Category Archives: Infosec

How to detect a phishing attack

Forward – Phishing attack against American Lake CU

We have recently become aware of a phishing attack against members of American Lake CU.  This attack is a variant of one which has existed since 2008, and has also targeted Chase and Bank of America customers.  It is our hope that this article will provide information both to mitigate the danger posed by this attack and by future attacks, for both members and non-members of American Lake CU.

The phishing attack has shown two variants so far:

From: American Lake <wiw@mail.popcorn.com.zalando.fr>
Date: July 11, 2017 at 9:52:42 AM EDT
To: <xxxxxxxx@msn.com>
Subject: Online Verification
Dear Customer,
We’re sorry – we suspended your access to your American Lake account because of recent activity on your account.
Click Here To Activate Your Account.
Sincerely,
Copyright © 2017 American Lake CU.
All Rights Reserved.

From: American Lake <INFO.6BNWLND1ZTQ2811@mailling.live.fr>
Sent: Tuesday, July 11, 2017 5:02 PM
To: xxxxxxx@live.com
Subject: Systems Maintenance Services.

Security Alert

Dear Customer,
We are letting you know that due to an ongoing General system maintenance in our Online Banking Database its mandatory for you to Verify Your American Lake Account in order to enjoy our online banking service. We request that you complete this quick Verification process. If this is not done as urgent as possible your account might be deactivated at once.
Online Verification

This morning (7/12/2017), a second variant with a different phishing page and different email appeared. We have already gotten two phishing pages, that the emails linked to, taken down – however, variants may continue to spread. With that in mind, please read the following information closely:

What is phishing?

One of the most popular “hacking” techniques, phishing relies on vulnerabilities in people rather than in code.  Phishing campaigns take advantage of human fallibility to convince targets to voluntarily give up their sensitive information to attackers for financial gain.  The infamous “Nigerian Prince” phishing scam presents an example of this: with a sometimes convincing story, individuals are convinced to hand over personal information (bank account information, passport scans, etc) in exchange for the promise of money.  More common today are phishing attacks targeting financial institutions such as credit unions.

How does phishing work?

Phishing attacks work much like marketing campaigns, in that they operate a “funnel” – enormous numbers of phishing emails are sent out to equally enormous numbers of recipients, in hopes that some of them don’t immediately skip over it, some of the remainder open the email, some of that remainder take it seriously enough to click the link, some of those go on to enter their information, etc.

Note that while email-based phishing campaigns are most common, they can also operate through unsolicited phone calls and even traditional “snail-mail”!

How do I protect myself from phishing?

To prevent yourself from becoming a victim of phishing, it’s important to keep yourself from ‘falling down’ the funnel mentioned earlier, and to stop yourself as soon as possible in the process of becoming a victim.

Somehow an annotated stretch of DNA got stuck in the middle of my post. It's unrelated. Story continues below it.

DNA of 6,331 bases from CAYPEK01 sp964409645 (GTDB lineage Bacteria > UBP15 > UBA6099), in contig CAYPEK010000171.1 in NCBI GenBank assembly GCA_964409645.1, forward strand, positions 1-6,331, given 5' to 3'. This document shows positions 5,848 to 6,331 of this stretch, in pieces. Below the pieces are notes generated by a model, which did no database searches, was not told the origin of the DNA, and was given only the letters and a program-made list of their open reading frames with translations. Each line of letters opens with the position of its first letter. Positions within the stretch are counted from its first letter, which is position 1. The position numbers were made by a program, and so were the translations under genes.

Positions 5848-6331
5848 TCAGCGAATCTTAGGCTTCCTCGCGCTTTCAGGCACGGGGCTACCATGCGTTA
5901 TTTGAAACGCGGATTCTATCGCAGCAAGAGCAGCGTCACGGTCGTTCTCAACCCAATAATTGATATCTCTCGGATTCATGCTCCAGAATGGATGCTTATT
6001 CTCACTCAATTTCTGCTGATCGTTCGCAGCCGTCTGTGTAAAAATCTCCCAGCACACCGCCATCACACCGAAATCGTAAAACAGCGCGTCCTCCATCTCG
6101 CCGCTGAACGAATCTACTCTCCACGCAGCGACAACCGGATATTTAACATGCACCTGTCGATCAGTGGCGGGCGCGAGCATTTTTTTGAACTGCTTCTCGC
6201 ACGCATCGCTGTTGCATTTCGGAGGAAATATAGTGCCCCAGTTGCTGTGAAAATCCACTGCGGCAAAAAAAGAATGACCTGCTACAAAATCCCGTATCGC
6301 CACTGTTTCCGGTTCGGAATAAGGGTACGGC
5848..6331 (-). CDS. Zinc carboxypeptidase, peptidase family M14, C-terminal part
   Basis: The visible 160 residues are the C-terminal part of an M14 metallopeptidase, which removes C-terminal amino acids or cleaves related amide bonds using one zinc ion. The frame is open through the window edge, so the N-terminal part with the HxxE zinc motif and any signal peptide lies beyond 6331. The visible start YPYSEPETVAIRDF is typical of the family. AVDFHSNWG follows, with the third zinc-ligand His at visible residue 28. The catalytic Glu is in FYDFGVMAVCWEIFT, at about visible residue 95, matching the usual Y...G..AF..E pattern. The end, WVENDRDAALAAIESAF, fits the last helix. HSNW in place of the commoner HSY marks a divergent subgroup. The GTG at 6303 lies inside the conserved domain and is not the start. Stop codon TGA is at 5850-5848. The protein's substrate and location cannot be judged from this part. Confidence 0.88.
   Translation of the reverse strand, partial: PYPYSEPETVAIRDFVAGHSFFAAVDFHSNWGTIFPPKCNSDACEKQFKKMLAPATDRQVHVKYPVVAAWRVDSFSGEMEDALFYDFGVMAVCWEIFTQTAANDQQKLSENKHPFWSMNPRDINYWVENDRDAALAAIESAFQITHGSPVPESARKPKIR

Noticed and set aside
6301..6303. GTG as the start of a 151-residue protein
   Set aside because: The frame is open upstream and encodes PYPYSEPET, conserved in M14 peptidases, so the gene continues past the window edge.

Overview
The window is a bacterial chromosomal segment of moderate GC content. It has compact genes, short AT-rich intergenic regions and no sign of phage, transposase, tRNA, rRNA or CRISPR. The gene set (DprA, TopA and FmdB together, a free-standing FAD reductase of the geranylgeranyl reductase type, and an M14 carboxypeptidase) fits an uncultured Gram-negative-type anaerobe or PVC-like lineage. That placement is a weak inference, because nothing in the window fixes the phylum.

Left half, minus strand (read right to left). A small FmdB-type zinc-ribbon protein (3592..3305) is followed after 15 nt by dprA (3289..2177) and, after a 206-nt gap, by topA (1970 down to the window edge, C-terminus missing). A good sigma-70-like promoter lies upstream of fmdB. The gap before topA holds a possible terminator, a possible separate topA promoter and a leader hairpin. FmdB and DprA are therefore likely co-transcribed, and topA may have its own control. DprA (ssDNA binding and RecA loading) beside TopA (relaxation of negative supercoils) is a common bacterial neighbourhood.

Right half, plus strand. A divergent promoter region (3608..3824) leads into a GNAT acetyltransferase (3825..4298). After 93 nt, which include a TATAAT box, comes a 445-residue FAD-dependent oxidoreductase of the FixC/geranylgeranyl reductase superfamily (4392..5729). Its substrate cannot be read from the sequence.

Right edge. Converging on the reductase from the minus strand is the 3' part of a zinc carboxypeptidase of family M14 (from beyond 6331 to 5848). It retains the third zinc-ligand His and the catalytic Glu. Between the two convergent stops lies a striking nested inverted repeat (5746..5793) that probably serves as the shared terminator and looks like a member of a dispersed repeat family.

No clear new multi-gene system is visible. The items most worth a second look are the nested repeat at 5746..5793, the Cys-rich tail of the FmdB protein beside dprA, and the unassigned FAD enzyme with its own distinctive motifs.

Limit exposure to phishing email

While there is no fool-proof method to keep yourself from receiving phishing email, there are some tips you can use to limit the number you receive:

  1. Use an email account with spam filtering
    1. Even most free email providers offer this.
  2. Be careful where you post your email address
    1. Don’t post your email address in public comments, on public websites, etc.
    2. Try to use a different email address (or alias) for your “important” accounts, such as Online Banking, from accounts you use for online games, for example.

Recognize phishing email

When you receive an email, especially relating to your credit union account, ask the following questions to try to reduce the risk of taking a phishing email seriously:

  1. Does this pertain to me?
    1. If you are not a member of American Lake CU, and you receive an email asking for you to do something for your account there, you should ignore it.  After all, you have no account, so it couldn’t possibly be applicable to you.
  2. Does it sound professional?
    1. If the email contains strange variations in grammar, spelling, punctuation, or case, this can be an indication that it is illegitimate.  Attackers often do this to try to evade spam filters, or simply as a result of not speaking English as a first language.
  3. Is this email from who it says it is?
    1. Note that while it is trivial to spoof email addresses, these are typically more obvious to spam filters.  Many attackers will send from email addresses completely unrelated to the institution they’re phishing.  Look at the “from” address and see if it even claims to be coming from the institution.
  4. Are they asking me to give them something?
    1. Legitimate institutions will virtually never send you unsolicited email requesting that you enter personal information.  Always check with the institution to make sure such unusual requests are legitimate.

Check the address bar

While you should always try to avoid interacting with phishing emails, if you do find yourself on a website and about to enter your personal information, you should always double check the address bar to verify the “domain” of the website.  Phishing websites almost always have a different (but sometimes similar!) address to the legitimate site.

The address bar is located at the top of the window: